Does Your Water Heater Need Replacing?
Are you experiencing problems with your water heater and wondering whether it needs repairs or a full replacement? Ideally, a water heater should last between ten and twenty years, depending on its rating. If your heater isn’t that old, it might only need repairs. However, the older your water heater happens to be the more likely it is that it needs replacement.
What Signs Indicate Your Water Heater Needs Repairs or Replacement?
You probably need repairs or a full replacement for your water heater if the water is no longer getting heated or you consistently hear hissing noises. If you discover that leaks exist along the supply pipes to and from the water heater or at the pressure valve, you should arrange for repairs from a professional plumber.
What Should You Consider When You Replace Your Water Heater?
While most people simply replace a water heater with the same type they’ve been using, you might want to consider upgrading to a different model. A larger capacity model accommodates growing families, while an energy-efficient model can save money on your energy bills. And a recovery efficiency model can increase the capacity so it can heat a larger volume of water per hour.
To help you decide whether or not it is worth switching to a different type or size of water heater, consider each of the following factors:
. Have you been happy with the heater’s performance up until it started having problems?
. Has your family grown in numbers?
. Would you like to save money on your energy bills?
. Can you afford a more expensive model?
No matter what you decide, you will probably need to purchase a heater powered in the same manner as your existing one. Therefore, if you currently use an electric water heater, you should replace it with the same type. The same is true if you use a model powered by gas.
What Options Do You Have When You Replace Your Water Heater?
Several types of water heaters are available today, including tankless, conventional, solar, and hybrid. Here’s a look at the differences:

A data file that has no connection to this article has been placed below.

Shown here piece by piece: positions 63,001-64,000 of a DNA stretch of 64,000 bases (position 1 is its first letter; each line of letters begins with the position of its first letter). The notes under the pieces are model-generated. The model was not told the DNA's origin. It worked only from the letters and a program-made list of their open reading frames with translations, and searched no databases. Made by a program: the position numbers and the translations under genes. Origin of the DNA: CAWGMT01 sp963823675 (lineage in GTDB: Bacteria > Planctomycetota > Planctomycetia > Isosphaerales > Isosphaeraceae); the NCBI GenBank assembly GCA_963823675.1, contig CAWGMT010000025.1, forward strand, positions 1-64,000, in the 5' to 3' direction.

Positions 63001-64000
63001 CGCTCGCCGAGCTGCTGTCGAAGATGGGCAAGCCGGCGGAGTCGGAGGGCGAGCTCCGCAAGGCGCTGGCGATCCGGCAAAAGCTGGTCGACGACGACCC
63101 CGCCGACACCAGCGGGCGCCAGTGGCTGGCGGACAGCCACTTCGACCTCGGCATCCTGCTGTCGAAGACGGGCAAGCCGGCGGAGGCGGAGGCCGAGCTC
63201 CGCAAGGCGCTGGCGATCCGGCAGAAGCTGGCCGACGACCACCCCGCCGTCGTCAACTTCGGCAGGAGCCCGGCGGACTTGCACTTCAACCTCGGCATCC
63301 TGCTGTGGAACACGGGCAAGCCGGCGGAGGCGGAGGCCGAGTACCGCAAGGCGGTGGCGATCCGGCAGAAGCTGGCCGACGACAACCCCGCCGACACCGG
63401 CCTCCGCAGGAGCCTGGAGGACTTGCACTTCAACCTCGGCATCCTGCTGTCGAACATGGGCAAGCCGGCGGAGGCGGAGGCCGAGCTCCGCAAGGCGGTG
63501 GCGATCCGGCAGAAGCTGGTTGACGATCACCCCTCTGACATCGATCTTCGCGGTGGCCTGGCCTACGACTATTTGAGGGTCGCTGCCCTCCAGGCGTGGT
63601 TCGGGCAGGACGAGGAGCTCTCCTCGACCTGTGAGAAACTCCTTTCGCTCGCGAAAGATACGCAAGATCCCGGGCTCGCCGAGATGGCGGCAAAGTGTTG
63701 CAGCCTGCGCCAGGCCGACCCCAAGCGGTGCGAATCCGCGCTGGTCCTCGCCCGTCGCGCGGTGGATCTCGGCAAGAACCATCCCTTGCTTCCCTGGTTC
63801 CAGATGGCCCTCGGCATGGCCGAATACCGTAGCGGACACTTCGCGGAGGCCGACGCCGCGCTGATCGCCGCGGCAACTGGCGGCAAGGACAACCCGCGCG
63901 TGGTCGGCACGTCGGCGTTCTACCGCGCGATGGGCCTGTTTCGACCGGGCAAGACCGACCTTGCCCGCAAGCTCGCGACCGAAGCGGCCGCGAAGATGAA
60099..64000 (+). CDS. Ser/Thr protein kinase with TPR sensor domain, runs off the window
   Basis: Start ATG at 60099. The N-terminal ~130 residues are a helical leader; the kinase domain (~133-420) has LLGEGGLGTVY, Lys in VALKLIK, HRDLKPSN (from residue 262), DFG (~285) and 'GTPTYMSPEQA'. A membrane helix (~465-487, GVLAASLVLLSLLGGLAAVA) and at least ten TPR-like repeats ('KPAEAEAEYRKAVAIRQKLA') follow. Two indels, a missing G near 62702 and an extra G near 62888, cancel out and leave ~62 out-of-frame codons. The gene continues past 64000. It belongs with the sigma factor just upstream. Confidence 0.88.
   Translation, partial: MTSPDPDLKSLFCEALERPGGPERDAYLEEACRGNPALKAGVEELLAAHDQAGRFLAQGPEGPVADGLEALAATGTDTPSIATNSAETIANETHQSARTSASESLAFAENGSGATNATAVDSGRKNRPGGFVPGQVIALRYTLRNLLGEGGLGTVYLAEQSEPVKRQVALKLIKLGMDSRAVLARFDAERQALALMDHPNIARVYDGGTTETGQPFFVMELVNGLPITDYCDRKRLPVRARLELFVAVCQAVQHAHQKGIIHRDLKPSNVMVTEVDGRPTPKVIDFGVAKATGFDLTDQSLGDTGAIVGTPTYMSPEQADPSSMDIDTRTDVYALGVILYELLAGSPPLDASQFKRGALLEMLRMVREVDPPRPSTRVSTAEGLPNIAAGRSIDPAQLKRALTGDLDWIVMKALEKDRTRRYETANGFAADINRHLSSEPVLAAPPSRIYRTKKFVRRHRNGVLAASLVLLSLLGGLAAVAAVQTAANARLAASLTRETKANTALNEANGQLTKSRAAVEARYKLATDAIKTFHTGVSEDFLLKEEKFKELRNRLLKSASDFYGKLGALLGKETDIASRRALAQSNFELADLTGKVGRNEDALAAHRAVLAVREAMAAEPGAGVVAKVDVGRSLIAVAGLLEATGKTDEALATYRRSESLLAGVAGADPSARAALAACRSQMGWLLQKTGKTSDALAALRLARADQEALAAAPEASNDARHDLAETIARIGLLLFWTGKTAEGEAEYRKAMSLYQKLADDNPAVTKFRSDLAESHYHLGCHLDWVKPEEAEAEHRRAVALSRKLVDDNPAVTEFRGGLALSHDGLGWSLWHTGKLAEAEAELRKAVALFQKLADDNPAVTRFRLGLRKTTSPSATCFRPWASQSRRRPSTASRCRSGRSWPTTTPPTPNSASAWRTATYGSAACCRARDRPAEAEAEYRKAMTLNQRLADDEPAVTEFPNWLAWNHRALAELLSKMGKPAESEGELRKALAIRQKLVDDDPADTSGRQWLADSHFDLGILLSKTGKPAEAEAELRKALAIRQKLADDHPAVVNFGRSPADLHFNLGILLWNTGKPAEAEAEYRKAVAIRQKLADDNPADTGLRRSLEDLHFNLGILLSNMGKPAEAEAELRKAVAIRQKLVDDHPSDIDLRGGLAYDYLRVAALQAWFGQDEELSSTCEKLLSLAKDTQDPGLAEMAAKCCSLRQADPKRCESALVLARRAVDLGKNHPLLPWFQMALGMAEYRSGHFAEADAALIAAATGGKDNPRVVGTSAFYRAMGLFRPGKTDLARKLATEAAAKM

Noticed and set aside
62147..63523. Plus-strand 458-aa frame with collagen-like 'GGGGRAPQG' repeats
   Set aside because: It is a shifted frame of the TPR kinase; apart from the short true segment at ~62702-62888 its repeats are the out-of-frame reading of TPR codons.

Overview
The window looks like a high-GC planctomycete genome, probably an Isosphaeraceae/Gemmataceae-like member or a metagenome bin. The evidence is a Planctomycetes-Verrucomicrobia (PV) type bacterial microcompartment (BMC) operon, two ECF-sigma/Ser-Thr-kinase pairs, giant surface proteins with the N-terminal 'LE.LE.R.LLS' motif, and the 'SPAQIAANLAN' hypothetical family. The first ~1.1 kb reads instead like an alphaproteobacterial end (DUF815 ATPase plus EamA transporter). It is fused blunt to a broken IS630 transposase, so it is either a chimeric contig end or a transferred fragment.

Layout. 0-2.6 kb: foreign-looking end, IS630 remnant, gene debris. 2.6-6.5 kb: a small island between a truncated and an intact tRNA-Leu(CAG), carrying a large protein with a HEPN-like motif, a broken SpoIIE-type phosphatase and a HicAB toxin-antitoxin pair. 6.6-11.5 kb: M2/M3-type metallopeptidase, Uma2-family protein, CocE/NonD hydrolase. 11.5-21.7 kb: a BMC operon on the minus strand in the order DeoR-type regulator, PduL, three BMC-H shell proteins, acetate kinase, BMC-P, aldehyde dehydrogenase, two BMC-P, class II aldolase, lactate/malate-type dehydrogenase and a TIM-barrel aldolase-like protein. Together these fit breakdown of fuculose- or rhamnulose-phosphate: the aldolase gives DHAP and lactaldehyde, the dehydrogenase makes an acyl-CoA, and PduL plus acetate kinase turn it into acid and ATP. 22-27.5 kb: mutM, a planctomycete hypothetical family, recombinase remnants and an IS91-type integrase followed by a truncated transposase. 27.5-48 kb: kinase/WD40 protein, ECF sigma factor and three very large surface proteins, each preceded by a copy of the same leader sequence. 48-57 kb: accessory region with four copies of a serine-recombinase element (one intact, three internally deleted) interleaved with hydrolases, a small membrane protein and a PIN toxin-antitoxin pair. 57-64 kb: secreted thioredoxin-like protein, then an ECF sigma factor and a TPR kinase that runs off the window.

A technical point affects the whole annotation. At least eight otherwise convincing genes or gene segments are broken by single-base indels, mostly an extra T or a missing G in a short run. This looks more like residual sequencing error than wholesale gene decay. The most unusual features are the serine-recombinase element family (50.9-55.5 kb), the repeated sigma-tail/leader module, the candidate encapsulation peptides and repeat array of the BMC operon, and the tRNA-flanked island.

. Tankless: The tankless water heater offers a slim design, allowing its placement in rooms of any size. It heats water on demand. Unless you already have a tankless heater, this type of installation requires additional work, including the installation of gas or electric lines as well as specialized vents.
. Conventional: The conventional water heater stores water in a tank that keeps the water heated and ready for use. Tanks vary in size with the most common size being the 20-gallon tank.
. Solar: The solar water heater is designed for energy efficiency and is powered by the sun’s rays. It is available in both passive and active styles.
. Hybrid Heat Pump: The hybrid heat pump water heater blends conventional tank storage with heat extraction from the air.
The style of water heater that you choose affects the price tag, so you should consider your options with this fact in mind. An experienced plumber can answer any questions you have about the different models that are available to you.
Water Heater Replacement
A water heater usually keeps working for ten to twenty years. As it begins to fail, it makes noise, stops producing hot water, or develops a leak. Once you decide to replace your heater, you’ll have lots of options, including tankless, traditional, solar, and hybrid models.